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Like Water for Chocolate
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1001 book reviews > Like Water for Chocolate - Laura Esquivel

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Karen | 258 comments 4 stars.

Tita, as the youngest daughter of a Mexican family, is condemned by family tradition to remain unmarried to look after her mother. Forbidden to marry Pedro, the man she loves, he marries her sister to stay close to her. The novel plays out over 20+ years as the results of that decision play out.

I hate cooking with a passion and was a little bit nervous when this book came up on my TBR challenge. It is quite unusual in it's format as it features recipes as well as the story, and food is used in interesting ways by the author, as the dishes the main character serves are influenced by her emotions at the time - for example, the guests getting food poisoning at the wedding of Pedro and her sister, because of her own unhappiness at the event.

Magical realism is not my favourite type of writing but it seemed to fit well with the story being told. My main issue with the story is that Pedro was not really developed as a character and I am not convinced he deserved the love Tita had for him.

I can definitely see myself reading this book again.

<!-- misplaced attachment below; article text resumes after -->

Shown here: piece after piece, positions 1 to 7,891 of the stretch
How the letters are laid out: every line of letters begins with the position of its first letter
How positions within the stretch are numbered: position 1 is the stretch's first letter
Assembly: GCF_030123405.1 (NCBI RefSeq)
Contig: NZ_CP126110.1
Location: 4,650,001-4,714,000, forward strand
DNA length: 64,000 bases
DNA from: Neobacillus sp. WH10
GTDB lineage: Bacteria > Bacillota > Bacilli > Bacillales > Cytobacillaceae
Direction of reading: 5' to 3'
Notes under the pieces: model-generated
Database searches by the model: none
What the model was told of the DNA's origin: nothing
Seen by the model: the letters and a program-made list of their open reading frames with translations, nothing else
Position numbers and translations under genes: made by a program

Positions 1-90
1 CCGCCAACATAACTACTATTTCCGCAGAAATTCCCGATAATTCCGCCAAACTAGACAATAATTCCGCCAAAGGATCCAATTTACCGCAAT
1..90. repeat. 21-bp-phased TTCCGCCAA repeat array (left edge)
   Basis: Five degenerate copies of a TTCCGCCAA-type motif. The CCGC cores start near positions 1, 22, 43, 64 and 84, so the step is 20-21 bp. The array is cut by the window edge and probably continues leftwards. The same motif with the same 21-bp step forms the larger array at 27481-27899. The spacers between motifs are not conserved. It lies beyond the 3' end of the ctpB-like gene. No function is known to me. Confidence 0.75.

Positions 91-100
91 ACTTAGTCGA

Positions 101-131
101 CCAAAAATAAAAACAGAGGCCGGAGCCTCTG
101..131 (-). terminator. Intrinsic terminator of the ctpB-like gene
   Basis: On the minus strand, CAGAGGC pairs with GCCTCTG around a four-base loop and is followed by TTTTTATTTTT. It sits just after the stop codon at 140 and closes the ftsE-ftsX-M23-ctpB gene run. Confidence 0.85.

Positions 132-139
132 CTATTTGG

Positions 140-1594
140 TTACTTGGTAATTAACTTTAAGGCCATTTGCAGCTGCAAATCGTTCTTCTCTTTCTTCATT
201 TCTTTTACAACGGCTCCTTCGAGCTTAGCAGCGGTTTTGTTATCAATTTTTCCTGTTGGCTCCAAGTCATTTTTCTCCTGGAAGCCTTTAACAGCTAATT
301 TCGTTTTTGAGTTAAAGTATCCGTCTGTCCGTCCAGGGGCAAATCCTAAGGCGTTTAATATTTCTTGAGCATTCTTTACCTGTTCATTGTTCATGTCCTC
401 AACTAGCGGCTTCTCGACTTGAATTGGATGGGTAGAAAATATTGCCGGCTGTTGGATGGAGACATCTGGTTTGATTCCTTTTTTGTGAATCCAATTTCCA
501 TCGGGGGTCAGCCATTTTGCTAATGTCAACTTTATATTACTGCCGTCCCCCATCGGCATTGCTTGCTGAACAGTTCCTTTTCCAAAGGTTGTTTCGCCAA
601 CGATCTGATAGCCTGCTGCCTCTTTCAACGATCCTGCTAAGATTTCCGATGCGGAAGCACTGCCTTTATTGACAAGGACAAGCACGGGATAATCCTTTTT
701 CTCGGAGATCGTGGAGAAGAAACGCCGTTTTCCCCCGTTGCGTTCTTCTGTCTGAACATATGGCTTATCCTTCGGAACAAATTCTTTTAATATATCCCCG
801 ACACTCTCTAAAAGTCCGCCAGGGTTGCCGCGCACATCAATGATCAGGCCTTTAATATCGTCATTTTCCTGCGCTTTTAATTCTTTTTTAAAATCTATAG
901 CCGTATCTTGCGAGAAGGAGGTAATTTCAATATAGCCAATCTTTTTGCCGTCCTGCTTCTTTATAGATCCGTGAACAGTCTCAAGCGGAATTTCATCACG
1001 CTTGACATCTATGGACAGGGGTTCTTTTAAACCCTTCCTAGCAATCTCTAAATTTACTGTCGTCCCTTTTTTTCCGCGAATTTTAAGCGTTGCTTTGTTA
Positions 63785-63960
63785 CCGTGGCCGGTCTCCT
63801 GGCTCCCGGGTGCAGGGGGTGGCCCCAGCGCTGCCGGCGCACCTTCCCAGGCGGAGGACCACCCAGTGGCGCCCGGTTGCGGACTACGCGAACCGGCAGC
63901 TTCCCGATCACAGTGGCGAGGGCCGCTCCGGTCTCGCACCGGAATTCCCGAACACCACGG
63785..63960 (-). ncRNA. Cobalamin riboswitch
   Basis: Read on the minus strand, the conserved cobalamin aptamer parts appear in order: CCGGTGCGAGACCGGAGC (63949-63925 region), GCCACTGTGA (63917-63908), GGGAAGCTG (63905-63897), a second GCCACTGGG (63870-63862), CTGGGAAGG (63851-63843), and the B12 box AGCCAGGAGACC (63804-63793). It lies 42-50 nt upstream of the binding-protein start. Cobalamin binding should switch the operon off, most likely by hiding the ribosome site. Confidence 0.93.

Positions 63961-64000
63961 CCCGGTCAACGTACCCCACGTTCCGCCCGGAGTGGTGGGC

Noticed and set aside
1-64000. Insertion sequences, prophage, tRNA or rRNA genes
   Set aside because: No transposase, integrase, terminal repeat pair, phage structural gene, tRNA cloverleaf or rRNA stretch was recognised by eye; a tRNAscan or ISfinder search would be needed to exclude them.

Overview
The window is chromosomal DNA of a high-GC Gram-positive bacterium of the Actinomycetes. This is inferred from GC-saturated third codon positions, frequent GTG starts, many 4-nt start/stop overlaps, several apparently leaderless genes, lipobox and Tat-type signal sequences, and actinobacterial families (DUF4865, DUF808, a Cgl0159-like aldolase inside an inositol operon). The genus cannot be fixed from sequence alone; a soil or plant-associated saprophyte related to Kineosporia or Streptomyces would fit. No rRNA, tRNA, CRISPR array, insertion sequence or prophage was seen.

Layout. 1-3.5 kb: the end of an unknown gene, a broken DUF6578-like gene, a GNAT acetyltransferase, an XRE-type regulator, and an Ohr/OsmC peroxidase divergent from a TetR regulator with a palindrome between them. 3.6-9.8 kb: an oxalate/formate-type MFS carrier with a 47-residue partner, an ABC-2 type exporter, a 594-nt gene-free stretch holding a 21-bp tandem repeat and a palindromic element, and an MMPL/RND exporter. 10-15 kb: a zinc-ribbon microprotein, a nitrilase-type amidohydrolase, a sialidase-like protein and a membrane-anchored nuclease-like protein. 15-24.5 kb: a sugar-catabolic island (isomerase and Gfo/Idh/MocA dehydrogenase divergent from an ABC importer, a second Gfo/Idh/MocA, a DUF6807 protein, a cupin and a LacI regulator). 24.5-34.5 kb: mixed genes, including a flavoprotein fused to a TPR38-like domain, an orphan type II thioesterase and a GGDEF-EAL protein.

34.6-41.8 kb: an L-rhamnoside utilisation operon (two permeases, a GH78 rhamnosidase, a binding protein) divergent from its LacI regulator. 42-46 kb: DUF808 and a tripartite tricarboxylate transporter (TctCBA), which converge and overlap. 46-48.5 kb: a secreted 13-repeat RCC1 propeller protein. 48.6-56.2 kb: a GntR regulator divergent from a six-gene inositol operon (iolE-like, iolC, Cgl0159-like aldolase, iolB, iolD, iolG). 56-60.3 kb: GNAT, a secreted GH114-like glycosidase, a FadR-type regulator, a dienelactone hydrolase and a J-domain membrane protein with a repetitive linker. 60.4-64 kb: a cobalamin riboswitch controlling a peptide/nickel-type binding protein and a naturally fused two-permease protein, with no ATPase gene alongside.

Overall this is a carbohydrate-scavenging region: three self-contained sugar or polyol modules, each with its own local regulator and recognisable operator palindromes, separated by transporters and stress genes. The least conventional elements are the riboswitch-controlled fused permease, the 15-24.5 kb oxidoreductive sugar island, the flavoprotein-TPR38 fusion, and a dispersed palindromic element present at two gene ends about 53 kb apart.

Kristel (kristelh) | 4116 comments Mod
Read 2011:
Genre: Magical Realism
The story of this Mexican family is set against the backdrop of the Mexican Revolution (1910-17). It has 12 chapters and 12 recipes. Each chapter is for a month starting with January and going in order to December and each month features a traditional Mexican recipe. The story is told through the women of the De La Garza family. The men in the book have only minor roles. The main relationship is between Tita (daughter) and her mother Mama Elena. Perhaps this relationship is a picture of the relationship of Mexico's people and their struggle for freedom.


Diane Zwang | 1248 comments Mod
5 stars for me. Read in 2013.

Lovely story written in monthly installments and recipes. I liked that food played a central theme in the story almost like a character. I enjoyed this coming of age story about Tita and her sisters. It was filled with emotions: love, hate, anger, jealousy, passion. What a delicious story.


Jessica | 73 comments I didn't really want to read this book. And the library didn't make it any easier for me. Apparently, it is not very popular in the Netherlands and that is such a shame.

I hate sappy romance and I never learned to find pleasure in cooking either. Yet, I am glad that I didn't want to break my reading spree here and gave this story a try.

This book has much more to offer than a recipe for disaster (yes pun intended) . It completely played with all my expectations, multiple times even in the last chapter leading to tears flowing over my face despite myself? True catharsis. Therefore quite deservedly included in the 1001 books-list.


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